Zhang Qihuang

Name in Chinese
張其鍠
Name in Wade-Giles
Chang Ch'i-huang
Related People

Biography in English

Chang Ch'i-huang 張其鍠 T. Tzu-wu 子武 H. Wu-ching chü-shih 無(無)竟居士

Chang Ch'i-huang (7 May 1877-30 June 1927), began his career as an official in Hunan and became an adviser and secretary general to Wu P'ei-fu during the 1920's.

For five generations before his birth, Chang Ch'i-huang's family had produced scholarofficials in imperial China. He was a native of Kweilin, Kwangsi. His grandfather had held official positions in south China and attained some military prominence during the Taiping rebellion. His father was a chü-jen of 1862 and later served as magistrate of several hsien, including Nanhai (Namhoi) and Shunte (Shuntak) in Kwangtung. A precocious child, Chang Ch'i-huang began formal schooling at the age of six sui and at eighteen enrolled in the Kuang-ya Academy, a distinguished educational center established at Canton in 1887 by Chang Chih-tung (ECCP, I, 27-32). When his father died about 1896, Chang Ch'i-huang remained at Canton with his mother and a younger brother. Three years later Chang married a daughter of P'an P'ei-k'ai, an official in charge of frontier defense on the Kwangtung- Annam border, and gradually gained a knowledge of military affairs by assisting his father-in-law. In 1902 Chang returned to his native Kweilin to participate in the Kwangsi provincial examinations. He passed them in 1903 and the metropolitan examinations in 1904, the year before the abolition of the system.

On entering official life, Chang Ch'i-huang was appointed to serve in Hunan province: first, for a brief period, as acting magistrate of Lingling and later as magistrate of Chihchiang in western Hunan. He remained in Chihchiang until 1910 and established himself as an able administrator. Following the death of his first wife, Chang married Nieh Ch'i-te, a granddaughter of Tseng Kuo-fan (ECCP, II, 751-56). When his mother died in 1910, Chang returned to Kwangsi to observe the appropriate mourning period.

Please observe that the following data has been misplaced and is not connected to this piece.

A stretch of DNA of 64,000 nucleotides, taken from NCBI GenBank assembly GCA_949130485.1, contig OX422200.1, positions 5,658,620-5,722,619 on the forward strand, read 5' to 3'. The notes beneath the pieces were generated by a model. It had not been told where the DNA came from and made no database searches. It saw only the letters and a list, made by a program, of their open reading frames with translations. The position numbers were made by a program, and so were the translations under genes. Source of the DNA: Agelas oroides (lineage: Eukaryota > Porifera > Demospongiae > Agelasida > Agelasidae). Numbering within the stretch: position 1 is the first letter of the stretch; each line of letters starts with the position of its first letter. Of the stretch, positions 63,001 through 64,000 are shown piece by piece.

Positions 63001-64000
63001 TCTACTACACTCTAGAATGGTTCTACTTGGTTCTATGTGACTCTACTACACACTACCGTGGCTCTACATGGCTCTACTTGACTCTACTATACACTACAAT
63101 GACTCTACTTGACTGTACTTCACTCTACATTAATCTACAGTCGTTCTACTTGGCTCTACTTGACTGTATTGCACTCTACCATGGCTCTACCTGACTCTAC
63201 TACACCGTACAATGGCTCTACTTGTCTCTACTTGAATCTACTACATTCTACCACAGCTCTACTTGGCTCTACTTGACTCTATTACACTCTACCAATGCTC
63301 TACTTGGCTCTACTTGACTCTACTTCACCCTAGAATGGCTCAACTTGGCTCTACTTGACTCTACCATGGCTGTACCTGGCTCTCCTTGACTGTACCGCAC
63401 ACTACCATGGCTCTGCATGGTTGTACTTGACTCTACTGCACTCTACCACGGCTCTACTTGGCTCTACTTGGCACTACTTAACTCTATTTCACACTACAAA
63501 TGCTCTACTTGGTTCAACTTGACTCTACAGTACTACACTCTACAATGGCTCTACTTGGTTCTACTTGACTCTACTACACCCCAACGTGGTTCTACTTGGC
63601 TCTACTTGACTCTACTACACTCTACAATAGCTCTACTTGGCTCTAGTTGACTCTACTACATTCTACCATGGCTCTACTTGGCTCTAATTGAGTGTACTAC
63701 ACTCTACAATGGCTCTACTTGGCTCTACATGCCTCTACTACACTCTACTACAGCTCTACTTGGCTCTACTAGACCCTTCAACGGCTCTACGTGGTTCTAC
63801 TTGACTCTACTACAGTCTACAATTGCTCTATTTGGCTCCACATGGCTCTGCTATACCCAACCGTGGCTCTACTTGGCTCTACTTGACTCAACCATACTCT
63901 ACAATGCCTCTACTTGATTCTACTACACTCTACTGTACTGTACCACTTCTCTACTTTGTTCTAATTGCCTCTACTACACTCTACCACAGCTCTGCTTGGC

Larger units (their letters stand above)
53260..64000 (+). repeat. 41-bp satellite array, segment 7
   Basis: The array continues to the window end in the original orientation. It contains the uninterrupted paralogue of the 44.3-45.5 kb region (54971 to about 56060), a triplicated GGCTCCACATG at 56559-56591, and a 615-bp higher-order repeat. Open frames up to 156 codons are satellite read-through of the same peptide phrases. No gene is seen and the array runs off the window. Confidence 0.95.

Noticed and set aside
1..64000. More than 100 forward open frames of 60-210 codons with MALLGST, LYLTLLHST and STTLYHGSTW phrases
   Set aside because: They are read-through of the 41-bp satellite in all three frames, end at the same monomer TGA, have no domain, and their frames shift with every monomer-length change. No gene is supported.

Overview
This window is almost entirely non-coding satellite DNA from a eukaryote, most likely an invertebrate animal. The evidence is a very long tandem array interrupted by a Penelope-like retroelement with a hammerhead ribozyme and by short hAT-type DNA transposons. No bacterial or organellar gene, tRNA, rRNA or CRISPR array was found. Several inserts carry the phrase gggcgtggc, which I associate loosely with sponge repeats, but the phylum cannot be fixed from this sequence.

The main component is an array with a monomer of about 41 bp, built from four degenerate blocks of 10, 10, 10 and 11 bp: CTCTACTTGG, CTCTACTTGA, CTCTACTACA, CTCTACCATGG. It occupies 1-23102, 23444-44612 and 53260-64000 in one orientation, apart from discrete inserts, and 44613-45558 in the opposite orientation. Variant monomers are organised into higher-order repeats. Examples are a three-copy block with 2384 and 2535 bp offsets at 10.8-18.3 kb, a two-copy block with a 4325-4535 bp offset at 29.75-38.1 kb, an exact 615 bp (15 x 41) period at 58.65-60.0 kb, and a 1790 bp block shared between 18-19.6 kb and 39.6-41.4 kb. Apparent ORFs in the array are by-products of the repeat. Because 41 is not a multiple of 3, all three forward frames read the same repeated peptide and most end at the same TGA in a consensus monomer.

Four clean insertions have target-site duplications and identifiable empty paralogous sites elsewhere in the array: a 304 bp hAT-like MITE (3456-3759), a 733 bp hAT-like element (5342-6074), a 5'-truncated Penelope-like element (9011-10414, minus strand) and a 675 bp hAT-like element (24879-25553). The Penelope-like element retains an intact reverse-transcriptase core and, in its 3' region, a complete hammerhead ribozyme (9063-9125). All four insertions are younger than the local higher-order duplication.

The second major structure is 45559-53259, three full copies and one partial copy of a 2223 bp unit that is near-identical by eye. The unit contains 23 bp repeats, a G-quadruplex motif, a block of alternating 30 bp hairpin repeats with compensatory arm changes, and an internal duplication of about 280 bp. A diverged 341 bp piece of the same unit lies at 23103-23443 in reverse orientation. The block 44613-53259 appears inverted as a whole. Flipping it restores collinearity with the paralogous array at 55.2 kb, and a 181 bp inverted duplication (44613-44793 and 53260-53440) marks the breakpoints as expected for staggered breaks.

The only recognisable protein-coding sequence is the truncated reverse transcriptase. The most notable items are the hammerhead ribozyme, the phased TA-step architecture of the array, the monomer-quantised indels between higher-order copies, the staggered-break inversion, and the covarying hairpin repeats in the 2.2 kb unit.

In 1911 the governor of Hunan recalled Chang and placed him in charge of military units stationed at Yungchow. When the revolution broke out in October of that year, T'an Yen-k'ai (q.v.) became military governor of Hunan. When a new provincial government was established in Hunan in 1912, T'an called on Chang to become commissioner of military affairs. Chang and T'an Yen-k'ai were old acquaintances—they had both passed the metropolitan examinations in the same year and were thus linked in the t'ung-nien relation, a close bond in imperial China. After Yuan Shih-k'ai dissolved the Parliament in Peking early in 1914, he called a conference to draft a revised constitution. Chang Ch'i-huang was selected to participate. However, when suggestions were made at the conference in 1915 to revive hereditary ranks, Chang, sensing a reactionary trend, left Peking and returned south. Soon thereafter Yuan Shih-k'ai launched his ill-fated monarchical movement.

A significant point in Chang Ch'i-huang's career was his first meeting with Wu P'ei-fu (q.v.) in 1918. In 1917 Chang Hsün (q.v.) attempted to restore the Manchu house to the throne in Peking. The coup, however, was a fiasco. Tuan Ch'i-jui (q.v.) emerged as the chief rescuer of the republic and, with increased power, again became premier and pressed forward with plans for the unification of China by military means. Early in 1918 Tuan sent an expeditionary force under Ts'ao K'un (q.v.) and Wu P'ei-fu to occupy Hunan. Wu P'eifu's army advanced into the province with little difficulty, but bogged down unexpectedly at Yungchow. There Chang Ch'i-huang, who was again in Hunan as assistant to T'an Yenk'ai, supervised the defense line. At that point Chang communicated with Wu P'ei-fu, stressing the advantages of reestablishing local peace for the good of the Chinese nation as a whole. Impressed with Chang's sensible opinions and dissatisfied with Tuan Ch'i-jui, Wu P'ei-fu decided to stop fighting in Hunan. Shortly thereafter Wu took the lead by sending a telegram advocating general peace (21 August 1918) from Hengyang to the Peking government. Some sources suggest that Chang Ch'i-huang actually drafted this message. Whatever its authorship, the telegram contributed to the resignation of Tuan Ch'i-jui as premier in Peking.

Internecine fighting in north China persisted, however, and Chang Ch'i-huang continued to be active, now as adviser to Wu P'ei-fu, in both the Chihli-Anhwei war of 1920 and the first Chihli-Fengtien war of 1922. Chang and Wu became good friends; one key to the affinity between them may have been their mutual interest in and practice of divination and fortune-telling.